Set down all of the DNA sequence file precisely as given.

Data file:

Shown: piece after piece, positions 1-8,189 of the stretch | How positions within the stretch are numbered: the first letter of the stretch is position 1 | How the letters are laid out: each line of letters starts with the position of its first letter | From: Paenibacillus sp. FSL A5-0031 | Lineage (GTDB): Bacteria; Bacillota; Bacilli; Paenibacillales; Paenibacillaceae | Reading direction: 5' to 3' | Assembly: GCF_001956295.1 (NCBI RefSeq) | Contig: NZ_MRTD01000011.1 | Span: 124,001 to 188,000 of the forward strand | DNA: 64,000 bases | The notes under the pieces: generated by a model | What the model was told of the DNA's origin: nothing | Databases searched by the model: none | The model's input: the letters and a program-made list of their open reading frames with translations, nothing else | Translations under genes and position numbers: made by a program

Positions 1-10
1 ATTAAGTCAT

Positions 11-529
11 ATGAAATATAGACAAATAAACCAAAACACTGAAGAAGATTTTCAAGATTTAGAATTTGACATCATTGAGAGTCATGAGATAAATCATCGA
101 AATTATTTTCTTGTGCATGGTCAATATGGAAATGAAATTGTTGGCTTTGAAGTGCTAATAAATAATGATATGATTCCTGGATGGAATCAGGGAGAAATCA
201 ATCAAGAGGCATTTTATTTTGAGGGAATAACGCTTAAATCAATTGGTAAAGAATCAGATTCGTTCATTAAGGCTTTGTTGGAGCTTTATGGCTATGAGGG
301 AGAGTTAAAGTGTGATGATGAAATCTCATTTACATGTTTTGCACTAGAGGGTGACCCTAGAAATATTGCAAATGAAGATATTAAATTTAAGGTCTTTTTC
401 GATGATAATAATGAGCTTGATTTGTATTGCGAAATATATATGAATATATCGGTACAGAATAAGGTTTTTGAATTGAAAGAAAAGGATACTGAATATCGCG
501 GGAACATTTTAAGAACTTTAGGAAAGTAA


Shown: piece after piece, positions 1-8,189 of the stretch | How positions within the stretch are numbered: the first letter of the stretch is position 1 | How the letters are laid out: each line of letters starts with the position of its first letter | From: Paenibacillus sp. FSL A5-0031 | Lineage (GTDB): Bacteria; Bacillota; Bacilli; Paenibacillales; Paenibacillaceae | Reading direction: 5' to 3' | Assembly: GCF_001956295.1 (NCBI RefSeq) | Contig: NZ_MRTD01000011.1 | Span: 124,001 to 188,000 of the forward strand | DNA: 64,000 bases | The notes under the pieces: generated by a model | What the model was told of the DNA's origin: nothing | Databases searched by the model: none | The model's input: the letters and a program-made list of their open reading frames with translations, nothing else | Translations under genes and position numbers: made by a program

Positions 1-10
1 ATTAAGTCAT

Positions 11-529
11 ATGAAATATAGACAAATAAACCAAAACACTGAAGAAGATTTTCAAGATTTAGAATTTGACATCATTGAGAGTCATGAGATAAATCATCGA
101 AATTATTTTCTTGTGCATGGTCAATATGGAAATGAAATTGTTGGCTTTGAAGTGCTAATAAATAATGATATGATTCCTGGATGGAATCAGGGAGAAATCA
201 ATCAAGAGGCATTTTATTTTGAGGGAATAACGCTTAAATCAATTGGTAAAGAATCAGATTCGTTCATTAAGGCTTTGTTGGAGCTTTATGGCTATGAGGG
301 AGAGTTAAAGTGTGATGATGAAATCTCATTTACATGTTTTGCACTAGAGGGTGACCCTAGAAATATTGCAAATGAAGATATTAAATTTAAGGTCTTTTTC
401 GATGATAATAATGAGCTTGATTTGTATTGCGAAATATATATGAATATATCGGTACAGAATAAGGTTTTTGAATTGAAAGAAAAGGATACTGAATATCGCG
501 GGAACATTTTAAGAACTTTAGGAAAGTAA